It's a boy! Greenville Zoo introduces baby giraffe Kiko - FOX Carolina 21

It's a boy! Greenville Zoo introduces baby giraffe Kiko

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Autumn and her son Kiko in the exhibit for the first time. (Oct. 24, 2012/FOX Carolina) Autumn and her son Kiko in the exhibit for the first time. (Oct. 24, 2012/FOX Carolina)
Autumn the giraffe nestles up to her calf a few hours after its birth. (Oct. 23, 2012/FOX Carolina) Autumn the giraffe nestles up to her calf a few hours after its birth. (Oct. 23, 2012/FOX Carolina)
Autumn stands with her newborn calf. (Oct. 23, 2012/FOX Carolina) Autumn stands with her newborn calf. (Oct. 23, 2012/FOX Carolina)
GREENVILLE, SC (FOX Carolina) -

Break out the blue ribbons and balloons, because the newborn giraffe at the Greenville Zoo is a boy named Kiko, officials announced Wednesday.

Autumn, the zoo's 6-year-old Masai giraffe, went into labor just before 11 p.m. Monday, according to Greenville Zoo Director Jeff Bullock. About 50 minutes later, Kiko arrived. He said the calf was walking by 12:45 a.m. Tuesday, and nursed for the first time just before 2 a.m.

Bullock stood in front of the zoo's giraffe exhibit and revealed details surrounding the birth of the calf during a press conference, including the angst felt by not only zoo keepers, but also from people around the world. Webcams installed at the zoo allowed nearly a million people across the United States, Canada, the United Kingdom, Sweden, Germany, Japan, New Zealand, Finland and France to witness the birth.

"From Facebook posts, we were able to see people worry before it took its first breath, before it took its first step, wondering if it was going to nurse," Bullock said. "These are things that the zoo keepers deal with on a regular basis."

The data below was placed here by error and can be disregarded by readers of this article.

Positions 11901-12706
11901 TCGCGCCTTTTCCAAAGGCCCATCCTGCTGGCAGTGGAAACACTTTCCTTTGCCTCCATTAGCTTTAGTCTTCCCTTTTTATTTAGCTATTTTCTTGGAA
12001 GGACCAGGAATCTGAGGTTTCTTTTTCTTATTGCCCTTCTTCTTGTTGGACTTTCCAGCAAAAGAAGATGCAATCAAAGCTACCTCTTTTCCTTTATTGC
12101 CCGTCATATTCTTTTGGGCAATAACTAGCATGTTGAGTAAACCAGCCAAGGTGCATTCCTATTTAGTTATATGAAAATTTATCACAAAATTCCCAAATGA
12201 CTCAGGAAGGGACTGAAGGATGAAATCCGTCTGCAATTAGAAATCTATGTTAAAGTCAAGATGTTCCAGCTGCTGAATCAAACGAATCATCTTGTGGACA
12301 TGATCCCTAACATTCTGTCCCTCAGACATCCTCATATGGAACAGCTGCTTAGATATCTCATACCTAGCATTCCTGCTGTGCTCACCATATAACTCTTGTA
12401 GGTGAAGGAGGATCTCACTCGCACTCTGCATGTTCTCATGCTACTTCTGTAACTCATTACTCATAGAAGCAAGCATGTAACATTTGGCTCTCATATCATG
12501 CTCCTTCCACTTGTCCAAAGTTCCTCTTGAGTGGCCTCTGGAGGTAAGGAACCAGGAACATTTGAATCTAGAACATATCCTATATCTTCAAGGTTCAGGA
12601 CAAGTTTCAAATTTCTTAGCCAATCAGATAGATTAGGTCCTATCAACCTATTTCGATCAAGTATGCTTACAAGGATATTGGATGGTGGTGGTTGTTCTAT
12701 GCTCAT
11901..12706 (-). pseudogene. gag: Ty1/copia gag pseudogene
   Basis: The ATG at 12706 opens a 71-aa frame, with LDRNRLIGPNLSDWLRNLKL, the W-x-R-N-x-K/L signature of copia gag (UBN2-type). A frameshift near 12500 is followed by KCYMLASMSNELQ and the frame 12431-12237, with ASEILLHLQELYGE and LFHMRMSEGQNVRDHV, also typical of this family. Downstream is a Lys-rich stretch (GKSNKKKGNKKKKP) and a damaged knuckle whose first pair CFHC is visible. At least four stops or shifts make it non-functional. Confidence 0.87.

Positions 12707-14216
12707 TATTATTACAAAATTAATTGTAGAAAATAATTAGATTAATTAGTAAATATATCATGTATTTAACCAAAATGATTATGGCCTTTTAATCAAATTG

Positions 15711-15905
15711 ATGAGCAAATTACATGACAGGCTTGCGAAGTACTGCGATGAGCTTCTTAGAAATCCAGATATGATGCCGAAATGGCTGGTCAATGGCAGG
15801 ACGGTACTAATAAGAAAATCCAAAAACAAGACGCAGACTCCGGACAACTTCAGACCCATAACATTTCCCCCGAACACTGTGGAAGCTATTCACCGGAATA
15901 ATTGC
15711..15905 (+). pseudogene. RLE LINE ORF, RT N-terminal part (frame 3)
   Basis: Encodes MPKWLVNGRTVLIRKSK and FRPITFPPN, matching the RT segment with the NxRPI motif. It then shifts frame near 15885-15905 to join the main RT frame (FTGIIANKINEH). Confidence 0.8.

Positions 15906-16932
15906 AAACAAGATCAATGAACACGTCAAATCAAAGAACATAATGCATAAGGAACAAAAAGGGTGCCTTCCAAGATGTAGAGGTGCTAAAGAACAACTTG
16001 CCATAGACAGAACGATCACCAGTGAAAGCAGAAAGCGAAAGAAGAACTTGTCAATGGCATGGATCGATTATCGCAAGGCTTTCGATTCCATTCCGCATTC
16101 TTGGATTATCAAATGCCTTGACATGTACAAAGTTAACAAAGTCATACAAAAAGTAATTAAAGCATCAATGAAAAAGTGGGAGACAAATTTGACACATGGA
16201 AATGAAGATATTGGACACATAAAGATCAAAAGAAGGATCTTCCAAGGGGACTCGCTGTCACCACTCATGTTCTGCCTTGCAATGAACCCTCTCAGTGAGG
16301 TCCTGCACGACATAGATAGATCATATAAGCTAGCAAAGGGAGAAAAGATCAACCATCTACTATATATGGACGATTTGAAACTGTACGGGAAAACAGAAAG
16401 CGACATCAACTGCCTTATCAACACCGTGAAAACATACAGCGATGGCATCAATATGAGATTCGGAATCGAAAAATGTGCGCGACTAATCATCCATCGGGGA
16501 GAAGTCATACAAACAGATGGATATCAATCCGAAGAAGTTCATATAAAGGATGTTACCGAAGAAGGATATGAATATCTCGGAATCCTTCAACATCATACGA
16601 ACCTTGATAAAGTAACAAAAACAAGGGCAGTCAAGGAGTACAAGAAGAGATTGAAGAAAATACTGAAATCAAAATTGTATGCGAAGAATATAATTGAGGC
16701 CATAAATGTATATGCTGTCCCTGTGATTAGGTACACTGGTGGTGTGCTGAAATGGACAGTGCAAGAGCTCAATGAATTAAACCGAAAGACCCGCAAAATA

Veterinarians examined Kiko on Wednesday, and said the newborn is about 5'8" tall and weighs about 118 pounds. They said Kiko may grow to be as tall as 16' and weigh about 2,600 pounds.

SLIDESHOW: Greenville Zoo giraffe gives birth

"From everything we can determine, he is a happy, healthy baby giraffe," Bullock said. "Autumn's instincts as a mother were perfect. Although she was surprised in the beginning, being her first calf, she quickly let instincts take over, cleaned up the calf, helped it to stand, helped it to nurse and has been an attentive mother ever since."

Bullock said they will keep Autumn and Kiko separate from the father giraffe, 7-year-old Walter, for about four weeks to allow the baby to nurse uninterrupted. He said that during this time, mother and son will switch off exhibit time with the father. He said ticket booth workers will keep visitors informed about which giraffe is on exhibit during their visit.

Kiko, which means Autumn's child in Swahili, was picked from a list of names that were submitted during a contest on WMYI-FM. The radio station will now work to coordinate a baby shower for the new family.

An unofficial poll on foxcarolina.com revealed that 53 percent of users were hoping Autumn would have a girl, while 47 percent were hoping for a boy.

Bullock said one of the best results of the whole experience was education.

"It was amazing the number of people that started looking up information, learning everything they could about giraffes," Bullock said. "So, it's been a great opportunity to not only introduce people to the Greenville Zoo and our giraffes, but [also] to get them thinking about animals and conservation."

Autumn is on a breeding loan from Boston's Franklin Park Zoo. She was paired with Walter, which is from the San Diego Zoo. According to an agreement, Franklin Park Zoo now owns Kiko. He will likely be moved to his new home after about a year. Autumn and Walter's second calf will go to the San Diego Zoo and the pair's third calf will remain at the Greenville Zoo. Bullock said he would expect to see another calf from the pair in about two years.

"Walter and Autumn, even though their status is on-loan, folks can expect to see them permanently here at the Greenville Zoo," Bullock said.

Giraffes are the tallest land animal in the world, and have one of the longest gestation periods of any mammal - 15 months. They also give birth standing up.

Copyright 2012 FOX Carolina (Meredith Corporation). All rights reserved.

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